responsibility: anyway C would continue co-responsable in
      a sue by W, because the damage of W by C lies outside the
      assumption (of GPL3) by N, moreover when this became
      inefective by the deal between N and W. Other example:
      When A lends money to (or get thieved by) B , B lends/pass
      it to C (which could be poor and spend/sell it quickly),
      A want back his thing from B, then its irrelevant that B
      claims he gave it to C. Generally, a credor dont need to
      accept a transference of a credit to others.



      b) Microsoft dont have any patent or copyright on Linux
      code. This one can say clearly, until they proofs the
      contrary. Inclusive, because of the presumption of the
      inoccency. In opposite, the claimings by M. could be -
      depending on what country - mobbing, calunia, difamation.

      c) Microsoft would not have to proof their patents, but
      also that the user without Linux would have buyed Windows
      (instead of f.ex. FreeBSD. Minix); what exact advantage he
      had by using Linux; etc.

      d) Parts of the informatics, especially an operation
      system, are nowadays Public Service, unpatentable, earlier
      patents ressolve them. Linux is the official, public OP
      sistem; Microsoft in sensus strictus illegal and need a
      concession.
      Certain constitutional and basical rights defined by
      the International Law defin the international public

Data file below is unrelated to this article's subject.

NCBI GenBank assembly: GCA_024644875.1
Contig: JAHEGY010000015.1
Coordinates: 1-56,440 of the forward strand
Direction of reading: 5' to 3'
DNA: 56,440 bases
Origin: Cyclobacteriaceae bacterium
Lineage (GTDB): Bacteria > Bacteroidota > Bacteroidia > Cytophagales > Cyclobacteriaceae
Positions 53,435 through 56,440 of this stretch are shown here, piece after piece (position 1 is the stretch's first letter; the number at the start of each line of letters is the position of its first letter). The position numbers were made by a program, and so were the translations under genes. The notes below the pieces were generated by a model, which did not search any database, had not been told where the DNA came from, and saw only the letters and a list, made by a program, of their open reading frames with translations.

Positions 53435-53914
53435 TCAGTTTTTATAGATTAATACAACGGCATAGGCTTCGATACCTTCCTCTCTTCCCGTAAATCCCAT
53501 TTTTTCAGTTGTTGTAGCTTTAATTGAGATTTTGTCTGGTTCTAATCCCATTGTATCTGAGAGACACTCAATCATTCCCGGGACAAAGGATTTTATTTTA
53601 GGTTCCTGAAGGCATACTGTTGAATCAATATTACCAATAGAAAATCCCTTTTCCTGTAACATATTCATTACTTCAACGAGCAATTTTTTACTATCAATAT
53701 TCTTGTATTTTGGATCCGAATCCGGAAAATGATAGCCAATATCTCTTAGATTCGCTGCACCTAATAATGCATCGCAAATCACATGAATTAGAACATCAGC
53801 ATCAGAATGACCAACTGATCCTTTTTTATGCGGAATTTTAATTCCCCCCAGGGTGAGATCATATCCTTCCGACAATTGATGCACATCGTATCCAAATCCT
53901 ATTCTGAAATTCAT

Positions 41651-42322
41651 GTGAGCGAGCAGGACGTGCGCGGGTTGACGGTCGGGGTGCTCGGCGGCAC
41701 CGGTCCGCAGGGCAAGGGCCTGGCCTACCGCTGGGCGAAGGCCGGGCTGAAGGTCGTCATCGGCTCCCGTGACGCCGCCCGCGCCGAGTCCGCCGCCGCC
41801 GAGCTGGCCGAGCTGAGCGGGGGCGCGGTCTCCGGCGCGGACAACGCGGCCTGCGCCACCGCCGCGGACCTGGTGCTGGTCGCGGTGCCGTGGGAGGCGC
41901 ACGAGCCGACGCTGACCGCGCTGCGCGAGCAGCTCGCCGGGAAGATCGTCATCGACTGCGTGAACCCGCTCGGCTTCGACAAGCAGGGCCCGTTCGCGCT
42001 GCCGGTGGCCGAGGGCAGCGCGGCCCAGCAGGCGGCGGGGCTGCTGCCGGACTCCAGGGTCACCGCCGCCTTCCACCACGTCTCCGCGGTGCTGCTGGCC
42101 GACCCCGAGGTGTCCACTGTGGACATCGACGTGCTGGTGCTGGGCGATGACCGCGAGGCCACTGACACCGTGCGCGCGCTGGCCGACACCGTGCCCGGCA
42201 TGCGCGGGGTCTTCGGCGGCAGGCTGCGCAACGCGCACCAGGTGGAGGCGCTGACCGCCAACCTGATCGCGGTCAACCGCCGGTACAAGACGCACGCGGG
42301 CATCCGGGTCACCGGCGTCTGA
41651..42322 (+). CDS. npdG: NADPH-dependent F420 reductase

order. Any people has only right to peace, souvereignity,
      state when it respects the Int. Right and its objects.
      Thus its an obligation and a right of every state to
      maintain this basical functions. These are the public
      services, intimely connected with the souvereignity. The
      state can concess such services to privates, however,
      always completely under its rules and disponibility.
      i) The public service of each country has the right,
      and also do, to perform autonomy in the administration,
      ensign etc. Almost all countries, by means of their
      universities, administration, financied by public money
      (salaries; subvention) etc. contribute to open source
      projects, nowadays mainly Linux. Thus, open source
      programs are a public service and a souvereingity function
      which cannot be limited by other countries or
      their 'firmas'. The products belongs, moreover, to the
      public domain.
      ii) The international right (f.ex. UNO Res. 2200A)
      includes the right of each person to participate on the
      tecnical progress. This includes nowadays the use of